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Hormonal helpers


“PCOS (Polycystic Ovarian Syndrome) is a hormonal imbalance where multiple cysts develop on the surface of the ovaries,” explains nutritionist Emma O’Connor, a graduate of CNM, the College of Naturopathic Medicine ( “It often goes undiagnosed until fertility problems arise. Most common symptoms include excess facial hair, acne, weight gain (especially abdominal), irregular/no menstrual cycle, mood fluctuations, cravings, insulin resistance and male pattern baldness.

Eating a diet high in refined sugar and starches causes insulin to be released more readily. This insulin surge may stimulate the ovaries to produce excess testosterone which contributes to PCOS symptoms. Opt instead for whole grains, unprocessed and unrefined carbohydrates and large helpings of green leafy and colourful veg which support balanced blood sugar levels. In addition, the fibre in such foods offers a longer-lasting sense of satiety and maintains healthy large intestine microflora. Omega-3 fats can stop the cell walls from becoming inflexible. If this happens, the insulin receptors can become impaired and unresponsive which might lead to insulin resistance – common in PCOS sufferers.

Exercise is vital for overall health and important for PCOS sufferers as it can improve insulin metabolism, reduce weight gain associated with PCOS and mobilise the lymphatic system.”


“Pre-menstrual syndrome (PMS) is the name for a collection of symptoms women experience in the run-up to their period if their hormones are out of balance,” explains medical herbalist Pamela Spence MNIMH ( “Every woman’s experience is individual but the most common symptoms include mood swings, breast tenderness, pain, bloating, bowel disturbance and spots. The most common type is PMS-A. The A stands for anxiety and this type is thought to affect around 70 per cent of sufferers. Symptoms are typically anxiety, irritability and mood swings. It’s the PMS where everything irritates you beyond belief and you get a bit snappy! If this sounds like you, Agnus Castus tincture can be useful to increase progesterone levels. Some women have cravings for carbs and sweets which can be curbed by making sure you’re getting enough protein and healthy fat each day. Be aware that if you feel that only chocolate will do, you may be deficient in magnesium – in which case a supplement will help. If bloating and water retention make clothes tight and uncomfortable, diuretic herbs like dandelion leaf, parsley and even celery can help. Many women ease breast tenderness by taking oil of evening primrose.”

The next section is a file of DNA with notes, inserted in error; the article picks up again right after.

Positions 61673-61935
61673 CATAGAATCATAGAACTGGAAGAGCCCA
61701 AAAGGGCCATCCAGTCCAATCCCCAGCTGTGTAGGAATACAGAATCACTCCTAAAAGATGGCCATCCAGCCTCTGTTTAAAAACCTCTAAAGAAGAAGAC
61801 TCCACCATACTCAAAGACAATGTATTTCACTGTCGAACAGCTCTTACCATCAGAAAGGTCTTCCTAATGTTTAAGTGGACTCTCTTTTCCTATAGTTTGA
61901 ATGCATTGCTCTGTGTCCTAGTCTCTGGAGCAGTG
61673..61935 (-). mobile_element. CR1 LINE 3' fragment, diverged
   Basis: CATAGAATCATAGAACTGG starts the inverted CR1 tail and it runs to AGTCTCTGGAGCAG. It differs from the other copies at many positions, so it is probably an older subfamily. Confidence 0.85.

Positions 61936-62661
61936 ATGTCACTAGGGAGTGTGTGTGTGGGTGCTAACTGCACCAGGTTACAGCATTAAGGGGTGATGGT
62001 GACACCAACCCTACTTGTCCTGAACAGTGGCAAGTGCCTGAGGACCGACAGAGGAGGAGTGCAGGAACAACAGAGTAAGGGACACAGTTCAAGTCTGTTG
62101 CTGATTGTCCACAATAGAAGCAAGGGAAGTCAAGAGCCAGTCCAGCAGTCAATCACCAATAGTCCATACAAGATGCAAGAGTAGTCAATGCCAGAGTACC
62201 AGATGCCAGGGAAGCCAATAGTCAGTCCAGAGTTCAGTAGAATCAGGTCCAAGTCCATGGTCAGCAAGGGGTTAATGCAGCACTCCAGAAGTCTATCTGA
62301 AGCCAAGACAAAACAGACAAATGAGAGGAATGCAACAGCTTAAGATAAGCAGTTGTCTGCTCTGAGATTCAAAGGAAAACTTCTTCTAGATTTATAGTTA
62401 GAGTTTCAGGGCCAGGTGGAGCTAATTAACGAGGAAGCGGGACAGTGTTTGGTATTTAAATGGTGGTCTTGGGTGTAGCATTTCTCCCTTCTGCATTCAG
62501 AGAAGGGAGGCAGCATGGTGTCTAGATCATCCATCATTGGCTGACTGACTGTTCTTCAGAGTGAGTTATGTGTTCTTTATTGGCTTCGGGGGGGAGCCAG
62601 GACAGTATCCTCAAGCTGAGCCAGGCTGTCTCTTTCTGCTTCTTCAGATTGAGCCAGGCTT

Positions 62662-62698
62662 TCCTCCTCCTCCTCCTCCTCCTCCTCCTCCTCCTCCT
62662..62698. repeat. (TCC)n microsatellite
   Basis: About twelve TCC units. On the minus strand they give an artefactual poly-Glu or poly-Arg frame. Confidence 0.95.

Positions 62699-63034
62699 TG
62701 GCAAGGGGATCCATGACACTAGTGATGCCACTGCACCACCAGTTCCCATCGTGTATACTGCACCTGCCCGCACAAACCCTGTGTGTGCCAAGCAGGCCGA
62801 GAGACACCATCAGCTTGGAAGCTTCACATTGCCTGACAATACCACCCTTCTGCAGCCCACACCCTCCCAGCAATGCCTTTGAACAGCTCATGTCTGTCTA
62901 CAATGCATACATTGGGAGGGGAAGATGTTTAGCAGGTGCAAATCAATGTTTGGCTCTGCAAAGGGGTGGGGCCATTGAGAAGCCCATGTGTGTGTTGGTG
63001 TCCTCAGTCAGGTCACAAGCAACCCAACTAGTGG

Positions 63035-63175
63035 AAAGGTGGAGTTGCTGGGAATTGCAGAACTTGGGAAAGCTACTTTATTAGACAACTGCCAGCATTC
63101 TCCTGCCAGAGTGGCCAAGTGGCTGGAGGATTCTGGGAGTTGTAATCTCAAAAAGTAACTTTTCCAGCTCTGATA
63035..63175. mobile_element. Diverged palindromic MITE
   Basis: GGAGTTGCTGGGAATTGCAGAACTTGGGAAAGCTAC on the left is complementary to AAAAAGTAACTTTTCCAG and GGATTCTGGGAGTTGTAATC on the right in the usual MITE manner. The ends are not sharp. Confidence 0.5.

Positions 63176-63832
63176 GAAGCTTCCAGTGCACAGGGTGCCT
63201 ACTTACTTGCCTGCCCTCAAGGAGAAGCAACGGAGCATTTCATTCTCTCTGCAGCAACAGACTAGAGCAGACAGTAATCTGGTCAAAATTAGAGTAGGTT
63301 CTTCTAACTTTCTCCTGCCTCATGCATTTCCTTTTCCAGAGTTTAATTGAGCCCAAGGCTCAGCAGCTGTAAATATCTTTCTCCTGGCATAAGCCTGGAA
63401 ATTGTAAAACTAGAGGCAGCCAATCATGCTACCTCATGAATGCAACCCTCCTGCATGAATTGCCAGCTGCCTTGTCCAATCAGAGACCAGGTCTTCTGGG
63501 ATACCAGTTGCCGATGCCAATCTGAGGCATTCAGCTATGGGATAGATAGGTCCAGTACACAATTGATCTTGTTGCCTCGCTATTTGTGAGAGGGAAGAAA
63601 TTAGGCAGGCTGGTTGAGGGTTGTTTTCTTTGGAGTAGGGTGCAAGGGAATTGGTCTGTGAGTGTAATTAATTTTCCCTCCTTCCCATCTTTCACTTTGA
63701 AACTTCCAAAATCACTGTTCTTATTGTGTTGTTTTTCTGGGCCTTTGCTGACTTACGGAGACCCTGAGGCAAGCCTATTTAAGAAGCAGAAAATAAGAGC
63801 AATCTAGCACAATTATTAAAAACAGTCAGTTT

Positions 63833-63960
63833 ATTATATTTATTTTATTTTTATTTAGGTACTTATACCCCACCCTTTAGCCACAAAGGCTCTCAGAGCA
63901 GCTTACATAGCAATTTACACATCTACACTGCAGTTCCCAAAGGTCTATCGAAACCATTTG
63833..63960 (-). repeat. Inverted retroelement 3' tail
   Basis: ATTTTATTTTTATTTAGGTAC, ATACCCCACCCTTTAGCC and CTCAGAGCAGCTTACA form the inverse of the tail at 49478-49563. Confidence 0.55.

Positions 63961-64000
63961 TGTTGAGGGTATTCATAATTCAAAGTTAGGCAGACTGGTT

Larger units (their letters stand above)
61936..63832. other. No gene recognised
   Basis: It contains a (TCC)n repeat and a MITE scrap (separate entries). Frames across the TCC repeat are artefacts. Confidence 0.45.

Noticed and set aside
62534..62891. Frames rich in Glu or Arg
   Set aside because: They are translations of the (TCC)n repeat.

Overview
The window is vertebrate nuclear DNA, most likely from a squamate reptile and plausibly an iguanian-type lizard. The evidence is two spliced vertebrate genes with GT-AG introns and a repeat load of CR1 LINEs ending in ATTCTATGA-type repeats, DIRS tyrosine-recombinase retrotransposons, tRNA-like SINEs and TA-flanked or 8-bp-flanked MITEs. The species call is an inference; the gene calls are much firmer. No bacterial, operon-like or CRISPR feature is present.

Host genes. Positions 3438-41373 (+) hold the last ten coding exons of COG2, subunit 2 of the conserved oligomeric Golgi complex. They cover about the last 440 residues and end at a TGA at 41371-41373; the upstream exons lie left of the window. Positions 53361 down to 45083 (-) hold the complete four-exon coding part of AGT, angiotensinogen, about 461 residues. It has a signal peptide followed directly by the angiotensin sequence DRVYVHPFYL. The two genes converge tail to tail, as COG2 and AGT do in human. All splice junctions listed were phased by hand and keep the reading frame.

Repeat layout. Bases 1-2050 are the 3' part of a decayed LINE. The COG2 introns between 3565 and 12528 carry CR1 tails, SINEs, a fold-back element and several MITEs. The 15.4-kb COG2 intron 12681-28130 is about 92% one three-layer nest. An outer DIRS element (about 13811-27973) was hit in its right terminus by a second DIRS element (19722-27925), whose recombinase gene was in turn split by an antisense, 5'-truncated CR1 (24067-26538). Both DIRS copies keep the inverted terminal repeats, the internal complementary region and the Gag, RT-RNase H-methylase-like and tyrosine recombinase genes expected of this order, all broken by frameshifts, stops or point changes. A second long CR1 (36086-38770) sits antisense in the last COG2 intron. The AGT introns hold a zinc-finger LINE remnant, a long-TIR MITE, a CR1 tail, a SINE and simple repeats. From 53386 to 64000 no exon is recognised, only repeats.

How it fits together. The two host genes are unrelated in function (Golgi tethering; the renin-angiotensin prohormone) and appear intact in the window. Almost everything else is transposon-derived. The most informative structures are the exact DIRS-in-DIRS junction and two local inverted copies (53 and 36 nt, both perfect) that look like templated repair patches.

“The menopause is a time of change,” says leading nutritionist and author of Natural Solutions to the Menopause, Dr Marilyn Glenville PhD (

“Your female hormones are going to be fluctuating up and down as you go through this stage until you come out the other side and into the postmenopause, when your hormones will stabilise. What you eat at this stage can make the difference between having a difficult or easy menopause.” Symptoms can vary from hot flushes, night sweats and vaginal dryness to mood swings, declining libido, weight gain and more.

Dr Glenville recommends adding phytoestrogens to your diet. She says: “Women who eat a diet rich in phytoestrogens have significantly fewer hot flushes – up to half the amount experienced by women who eat very few phytoestrogens. Go for variety: don’t base everything around soya; include chickpeas, lentils and flaxseeds too. Certain foods and situations can trigger some hot flushes and these can include spicy foods, caffeinated drinks, alcohol and stressful situations. There are a number of herbs that are helpful for the menopause including sage, flaxseeds, hops and red clover. Sage has been shown to decrease hot flushes by 50 per cent after four weeks and by 64 per cent after eight weeks. It also helps with decreasing insomnia, irritability, anxiety, physical and mental exhaustion by up to 47 per cent, which can all be symptoms around the menopause. Red clover has also been shown to significantly reduce hot flushes and night sweats.”

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